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Prep the polls


MU's Truman School of Public Affairs received a grant to help recruit a new technology-savvy generation of poll workers.

Punch a card. Pull a lever. Touch a screen. 

Although the act of casting a ballot in America has not changed much over the years, the technology behind the nation’s voting systems has been transformed. The Help America Vote Act of 2002 required that each state update its voting systems, leaving in its wake staffing challenges due to complicated new processes and volunteer shortages. MU’s Truman School of Public Affairs received a grant to help Boone County, Mo. — home to Columbia and the university — recruit a new, technology-savvy generation of poll workers just in time for the 2008 elections.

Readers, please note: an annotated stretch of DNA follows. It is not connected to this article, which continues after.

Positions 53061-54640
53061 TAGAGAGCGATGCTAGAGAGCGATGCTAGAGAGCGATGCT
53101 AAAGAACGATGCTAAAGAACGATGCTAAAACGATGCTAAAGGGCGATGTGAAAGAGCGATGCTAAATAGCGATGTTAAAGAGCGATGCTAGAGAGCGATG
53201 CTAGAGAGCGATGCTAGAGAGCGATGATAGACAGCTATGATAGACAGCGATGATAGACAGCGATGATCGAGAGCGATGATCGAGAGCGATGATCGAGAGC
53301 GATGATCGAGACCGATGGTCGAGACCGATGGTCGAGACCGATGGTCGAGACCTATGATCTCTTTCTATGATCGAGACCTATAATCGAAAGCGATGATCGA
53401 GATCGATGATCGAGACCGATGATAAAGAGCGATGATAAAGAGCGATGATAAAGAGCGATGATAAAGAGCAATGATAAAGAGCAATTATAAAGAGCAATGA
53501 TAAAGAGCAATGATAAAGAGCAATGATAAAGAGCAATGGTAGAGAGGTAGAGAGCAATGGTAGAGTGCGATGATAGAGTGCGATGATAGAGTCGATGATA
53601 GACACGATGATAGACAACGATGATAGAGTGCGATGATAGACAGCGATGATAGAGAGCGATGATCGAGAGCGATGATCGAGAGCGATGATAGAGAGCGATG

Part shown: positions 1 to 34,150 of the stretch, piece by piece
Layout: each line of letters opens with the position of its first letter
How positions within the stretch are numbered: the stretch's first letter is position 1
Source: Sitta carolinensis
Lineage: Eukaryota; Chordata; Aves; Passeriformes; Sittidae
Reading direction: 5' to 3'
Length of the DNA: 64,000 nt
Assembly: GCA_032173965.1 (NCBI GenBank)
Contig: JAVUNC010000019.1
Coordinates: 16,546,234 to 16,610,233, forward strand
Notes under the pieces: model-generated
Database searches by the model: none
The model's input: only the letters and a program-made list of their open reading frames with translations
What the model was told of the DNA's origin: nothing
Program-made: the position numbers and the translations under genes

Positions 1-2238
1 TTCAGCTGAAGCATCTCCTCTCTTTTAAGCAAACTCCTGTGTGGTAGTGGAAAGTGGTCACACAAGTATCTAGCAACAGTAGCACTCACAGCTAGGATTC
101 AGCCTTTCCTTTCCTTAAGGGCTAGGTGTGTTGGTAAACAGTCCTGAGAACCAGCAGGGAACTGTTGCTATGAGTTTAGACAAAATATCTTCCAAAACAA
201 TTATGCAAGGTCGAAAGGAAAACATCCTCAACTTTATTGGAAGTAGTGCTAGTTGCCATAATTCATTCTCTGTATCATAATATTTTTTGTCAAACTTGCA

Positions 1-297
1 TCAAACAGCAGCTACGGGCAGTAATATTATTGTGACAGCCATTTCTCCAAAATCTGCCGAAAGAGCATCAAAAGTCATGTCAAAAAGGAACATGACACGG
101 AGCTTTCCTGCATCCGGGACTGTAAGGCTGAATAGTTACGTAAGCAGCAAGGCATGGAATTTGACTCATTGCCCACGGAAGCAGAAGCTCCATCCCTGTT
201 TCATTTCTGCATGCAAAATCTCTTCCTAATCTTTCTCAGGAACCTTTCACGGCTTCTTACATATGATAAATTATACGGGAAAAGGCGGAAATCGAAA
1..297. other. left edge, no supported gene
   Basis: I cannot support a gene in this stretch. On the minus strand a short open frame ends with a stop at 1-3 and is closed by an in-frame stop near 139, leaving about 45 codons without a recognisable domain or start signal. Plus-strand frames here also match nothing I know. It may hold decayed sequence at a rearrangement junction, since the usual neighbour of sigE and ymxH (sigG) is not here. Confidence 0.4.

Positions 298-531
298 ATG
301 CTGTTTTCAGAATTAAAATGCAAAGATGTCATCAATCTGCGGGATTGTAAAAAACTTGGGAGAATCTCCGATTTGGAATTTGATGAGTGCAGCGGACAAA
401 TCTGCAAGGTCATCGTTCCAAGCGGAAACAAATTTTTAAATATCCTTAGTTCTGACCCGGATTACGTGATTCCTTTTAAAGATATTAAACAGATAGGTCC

The U.S. Election Assistance Commission awarded $25,705 to the Institute of Public Policy at the Truman school. With the funds, Emily Johnson, coordinator and policy analyst for the institute, says, “We will work to recruit students from MU, Stephens College and Columbia College to volunteer as computer support judges and regular poll workers.” In addition, the experience will “give students a different, more active look at voting,” says David Valentine, research associate professor and senior policy analyst at the institute. Because so many students are already involved in the upcoming election, “We think this is a good year to get started,” Valentine says.